One must wonder: Were Hurley’s visions self-manifested (after all, he has a history of mental illness), or did the smoke monster (or some materialization of the island) track him down and haunt him? Was it simply guilt, or is it something more supernatural? I tend to believe in the latter. I mentioned to a friend that one of the other patients saw Charlie (and the nurse saw the “Oceanic attorney”), indicating it may have been the smoke monster, and he rebutted that the patient may have been one of Hurley’s visions as well. That’s an excellent point, one that I had not considered, but that argument sends you down a slippery slope. I mean, maybe the whole mental institution was a delusion. Or perhaps Hurley was right a couple seasons ago, and the whole island escapades are a hallucination.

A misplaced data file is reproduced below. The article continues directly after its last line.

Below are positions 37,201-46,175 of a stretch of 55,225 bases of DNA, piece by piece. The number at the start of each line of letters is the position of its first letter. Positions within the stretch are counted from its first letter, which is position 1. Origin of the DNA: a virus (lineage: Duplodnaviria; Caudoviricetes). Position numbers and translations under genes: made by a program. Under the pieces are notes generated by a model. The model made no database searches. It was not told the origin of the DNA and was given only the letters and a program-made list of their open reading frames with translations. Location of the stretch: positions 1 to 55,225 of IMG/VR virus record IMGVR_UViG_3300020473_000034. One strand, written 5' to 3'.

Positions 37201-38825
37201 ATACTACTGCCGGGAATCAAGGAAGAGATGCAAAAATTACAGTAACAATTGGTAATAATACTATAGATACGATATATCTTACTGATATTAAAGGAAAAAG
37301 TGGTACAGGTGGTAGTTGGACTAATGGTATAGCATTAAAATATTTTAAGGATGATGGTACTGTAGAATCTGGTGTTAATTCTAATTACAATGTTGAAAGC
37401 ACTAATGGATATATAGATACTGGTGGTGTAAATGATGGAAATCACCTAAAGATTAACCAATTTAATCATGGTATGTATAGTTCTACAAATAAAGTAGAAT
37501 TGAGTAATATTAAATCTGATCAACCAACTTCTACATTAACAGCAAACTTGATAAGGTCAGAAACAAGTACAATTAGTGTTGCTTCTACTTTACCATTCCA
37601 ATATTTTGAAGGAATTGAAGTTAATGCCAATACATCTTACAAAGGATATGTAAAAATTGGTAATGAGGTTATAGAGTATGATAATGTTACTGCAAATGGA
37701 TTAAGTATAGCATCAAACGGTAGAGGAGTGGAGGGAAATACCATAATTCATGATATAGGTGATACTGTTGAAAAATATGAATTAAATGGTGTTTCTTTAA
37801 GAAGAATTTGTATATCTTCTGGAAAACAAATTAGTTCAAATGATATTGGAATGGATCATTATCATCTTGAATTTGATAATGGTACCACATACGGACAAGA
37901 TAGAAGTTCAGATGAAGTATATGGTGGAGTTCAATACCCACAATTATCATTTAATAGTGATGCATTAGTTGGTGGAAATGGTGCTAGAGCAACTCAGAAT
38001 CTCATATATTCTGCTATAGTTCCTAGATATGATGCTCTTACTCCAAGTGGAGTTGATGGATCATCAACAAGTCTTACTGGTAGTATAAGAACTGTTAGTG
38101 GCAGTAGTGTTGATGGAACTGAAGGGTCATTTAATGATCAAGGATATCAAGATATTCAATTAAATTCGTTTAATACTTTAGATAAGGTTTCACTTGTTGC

I’m not sure who I’d even consider the MVP of this episode, since so many characters had fantastic moments. I thought Ben was wonderful, with his general “I don’t give a crap anymore” attitude, not offering Jack any assistance when he clearly witnessed Naomi’s escape, and then later telling Jack that he saw Kate take the satellite phone. Jack winking at Ben as he told Hurley to pack up his stuff (because they’d be leaving soon) was another great moment, not to mention an effective way of making him more likeable to the audience. Him “shooting” Locke near the end of the episode was a very powerful moment, as well.

I’m sure a lot of people didn’t like how soft Sawyer was this episode, but I found it to be consistent with his character. Sawyer and Hurley became a lot closer last season, particularly when Hurley tricked him into becoming more of a leader to the group, and when they joined forces to solve the mystery of what happened to Nikki and Paulo. They have formed a legitimate friendship, and I thought that him asking Hurley if they wanted to talk and showing his concern over Hurley being able to keep up was a truly touching moment.